Golden eagle project sees bird numbers soar to new heights

The South of Scotland Golden Eagle Project has successfully caught, transported and released seven golden eagles.

South of Scotland Golden Eagle Project helps bird numbers to soar to new heights iStock

The number of golden eagles in the south of Scotland has hit its highest recorded level since the 19th century.

The bird of prey was almost extinct in the area, but 33 have now been recorded following a project to increase its population in the wild.

To save the species, conservationists caught, transported and released seven young, free-flying golden eagles from the Outer Hebrides in a UK first.

Dr Cat Barlow, manager of the South of Scotland Golden Eagle Project, said: “Though it is still early days, this could be a ground-breaking technique for the global conservation management of golden eagles and other raptors.

“We will continue to monitor these birds to see if they settle, thrive and breed in the south of Scotland, which will be the real measure of success.”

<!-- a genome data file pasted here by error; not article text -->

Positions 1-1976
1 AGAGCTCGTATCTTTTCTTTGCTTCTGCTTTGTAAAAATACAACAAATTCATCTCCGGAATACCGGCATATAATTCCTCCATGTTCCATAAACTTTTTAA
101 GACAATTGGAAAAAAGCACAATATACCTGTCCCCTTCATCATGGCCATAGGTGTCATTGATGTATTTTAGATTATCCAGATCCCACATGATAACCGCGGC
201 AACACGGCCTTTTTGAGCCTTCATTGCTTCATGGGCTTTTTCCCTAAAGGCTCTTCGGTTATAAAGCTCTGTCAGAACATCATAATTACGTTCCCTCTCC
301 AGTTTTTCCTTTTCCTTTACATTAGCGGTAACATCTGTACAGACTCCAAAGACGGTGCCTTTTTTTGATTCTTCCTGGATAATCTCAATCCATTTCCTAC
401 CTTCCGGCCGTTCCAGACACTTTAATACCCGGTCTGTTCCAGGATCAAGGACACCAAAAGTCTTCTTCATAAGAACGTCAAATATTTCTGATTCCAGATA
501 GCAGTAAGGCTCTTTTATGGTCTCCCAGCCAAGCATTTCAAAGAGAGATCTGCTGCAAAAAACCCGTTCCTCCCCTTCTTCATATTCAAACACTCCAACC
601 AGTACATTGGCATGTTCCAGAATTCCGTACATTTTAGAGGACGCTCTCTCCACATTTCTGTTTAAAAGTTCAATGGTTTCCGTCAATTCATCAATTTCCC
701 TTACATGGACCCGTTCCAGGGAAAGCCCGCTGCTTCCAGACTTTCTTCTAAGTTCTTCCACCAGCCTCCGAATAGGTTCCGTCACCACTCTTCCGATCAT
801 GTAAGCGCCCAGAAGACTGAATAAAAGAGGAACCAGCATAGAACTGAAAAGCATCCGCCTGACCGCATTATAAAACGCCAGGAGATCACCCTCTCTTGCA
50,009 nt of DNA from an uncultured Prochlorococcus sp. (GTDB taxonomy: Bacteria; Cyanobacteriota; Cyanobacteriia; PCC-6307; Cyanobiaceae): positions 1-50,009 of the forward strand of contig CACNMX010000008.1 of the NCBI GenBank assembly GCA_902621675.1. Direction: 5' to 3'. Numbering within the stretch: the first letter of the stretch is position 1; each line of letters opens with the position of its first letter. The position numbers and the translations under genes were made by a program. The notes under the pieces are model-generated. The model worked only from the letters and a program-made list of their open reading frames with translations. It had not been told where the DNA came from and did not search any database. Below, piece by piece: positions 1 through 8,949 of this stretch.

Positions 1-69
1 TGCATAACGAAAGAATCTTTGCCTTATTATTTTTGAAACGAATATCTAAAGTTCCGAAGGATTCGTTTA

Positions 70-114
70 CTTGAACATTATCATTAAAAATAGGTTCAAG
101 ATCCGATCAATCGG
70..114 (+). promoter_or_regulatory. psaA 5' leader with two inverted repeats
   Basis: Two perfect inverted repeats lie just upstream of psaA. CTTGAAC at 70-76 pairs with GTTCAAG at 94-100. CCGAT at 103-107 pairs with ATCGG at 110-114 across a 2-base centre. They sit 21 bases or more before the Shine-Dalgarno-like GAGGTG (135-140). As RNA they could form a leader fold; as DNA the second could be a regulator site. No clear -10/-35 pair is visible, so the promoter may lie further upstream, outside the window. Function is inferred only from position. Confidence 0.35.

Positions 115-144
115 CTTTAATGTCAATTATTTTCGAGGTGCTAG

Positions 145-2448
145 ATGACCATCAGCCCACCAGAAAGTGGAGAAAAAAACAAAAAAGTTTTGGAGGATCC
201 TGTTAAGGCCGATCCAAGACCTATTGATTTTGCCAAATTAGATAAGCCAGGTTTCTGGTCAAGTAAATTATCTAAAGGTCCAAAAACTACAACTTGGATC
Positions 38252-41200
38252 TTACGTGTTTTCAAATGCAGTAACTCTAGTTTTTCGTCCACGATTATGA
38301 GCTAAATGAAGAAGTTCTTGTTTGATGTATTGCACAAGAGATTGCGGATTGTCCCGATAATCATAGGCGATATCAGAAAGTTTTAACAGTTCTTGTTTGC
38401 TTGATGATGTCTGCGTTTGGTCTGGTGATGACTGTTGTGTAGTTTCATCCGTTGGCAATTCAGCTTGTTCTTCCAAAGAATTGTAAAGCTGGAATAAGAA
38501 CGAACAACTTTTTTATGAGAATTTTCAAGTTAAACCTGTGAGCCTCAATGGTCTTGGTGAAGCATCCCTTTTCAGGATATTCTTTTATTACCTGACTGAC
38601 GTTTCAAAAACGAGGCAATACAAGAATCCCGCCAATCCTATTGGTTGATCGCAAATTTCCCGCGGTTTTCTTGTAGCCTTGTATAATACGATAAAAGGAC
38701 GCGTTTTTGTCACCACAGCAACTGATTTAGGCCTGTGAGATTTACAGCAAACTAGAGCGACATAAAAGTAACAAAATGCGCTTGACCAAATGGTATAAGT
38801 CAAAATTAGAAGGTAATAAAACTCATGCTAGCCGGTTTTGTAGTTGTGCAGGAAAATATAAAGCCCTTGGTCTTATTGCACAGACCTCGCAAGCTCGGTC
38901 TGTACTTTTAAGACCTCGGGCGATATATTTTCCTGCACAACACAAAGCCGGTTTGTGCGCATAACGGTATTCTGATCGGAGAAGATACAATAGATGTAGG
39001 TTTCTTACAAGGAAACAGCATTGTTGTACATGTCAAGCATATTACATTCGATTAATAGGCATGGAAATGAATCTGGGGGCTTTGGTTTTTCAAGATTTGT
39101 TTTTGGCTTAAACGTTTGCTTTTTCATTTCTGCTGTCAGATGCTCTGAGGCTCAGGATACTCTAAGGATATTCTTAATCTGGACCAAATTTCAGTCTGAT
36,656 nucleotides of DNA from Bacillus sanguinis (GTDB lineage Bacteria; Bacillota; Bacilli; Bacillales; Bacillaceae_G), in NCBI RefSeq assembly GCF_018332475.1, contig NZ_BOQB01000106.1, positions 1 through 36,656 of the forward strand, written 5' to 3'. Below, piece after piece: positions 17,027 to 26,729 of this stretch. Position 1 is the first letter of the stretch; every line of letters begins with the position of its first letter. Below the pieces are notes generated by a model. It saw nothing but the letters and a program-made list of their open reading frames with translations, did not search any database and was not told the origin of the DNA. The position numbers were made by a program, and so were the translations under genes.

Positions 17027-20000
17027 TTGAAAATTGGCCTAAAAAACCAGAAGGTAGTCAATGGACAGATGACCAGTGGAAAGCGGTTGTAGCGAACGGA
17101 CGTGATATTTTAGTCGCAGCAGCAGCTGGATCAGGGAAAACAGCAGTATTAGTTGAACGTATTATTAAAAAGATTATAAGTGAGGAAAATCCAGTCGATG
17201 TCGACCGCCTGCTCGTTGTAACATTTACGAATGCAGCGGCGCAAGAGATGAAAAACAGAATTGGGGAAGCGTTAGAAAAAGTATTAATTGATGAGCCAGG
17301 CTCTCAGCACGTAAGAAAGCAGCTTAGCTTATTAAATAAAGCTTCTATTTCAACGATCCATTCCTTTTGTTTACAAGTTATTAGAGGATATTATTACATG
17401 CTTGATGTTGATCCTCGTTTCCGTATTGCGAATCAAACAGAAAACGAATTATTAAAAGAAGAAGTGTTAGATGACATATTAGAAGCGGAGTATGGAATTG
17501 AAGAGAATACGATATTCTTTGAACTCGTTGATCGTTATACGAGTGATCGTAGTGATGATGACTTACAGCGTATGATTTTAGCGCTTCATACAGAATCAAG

The birds were carefully captured, under licence from NatureScot, by raptor ecologists Dave Anderson and Robin Reid, and Scottish Raptor Study Group member Graeme Anderson at bait sites in the Outer Hebrides – which has Europe’s highest concentrations of the species.

Project officials said they did not select adult or breeding birds, and transported five females and two males in specially-designed travel boxes before swiftly releasing them at a secret location in the southern uplands of Scotland.

The project team has previously released 12 eagles collected as chicks from nests in the Highlands and Islands, a process which is much more widely used for raptor conservation programmes.

The released eagles have all settled in the south of Scotland, with frequent sightings of interactions including with other native eagles.

Francesca Osowska, NatureScot’s chief executive, said: “This ground-breaking project has accomplished so much over just a few years, bringing a viable population of golden eagles back to south Scotland and inspiring other similar initiatives around the world.

“Particularly during the twin crises of climate emergency and biodiversity loss, it’s wonderful to see a success like this.

“Golden eagles are a vital part of Scotland’s wildlife, and we’re passionate about returning them to places where they used to thrive. This is brilliant partnership working, and a great support for the local green economy.”

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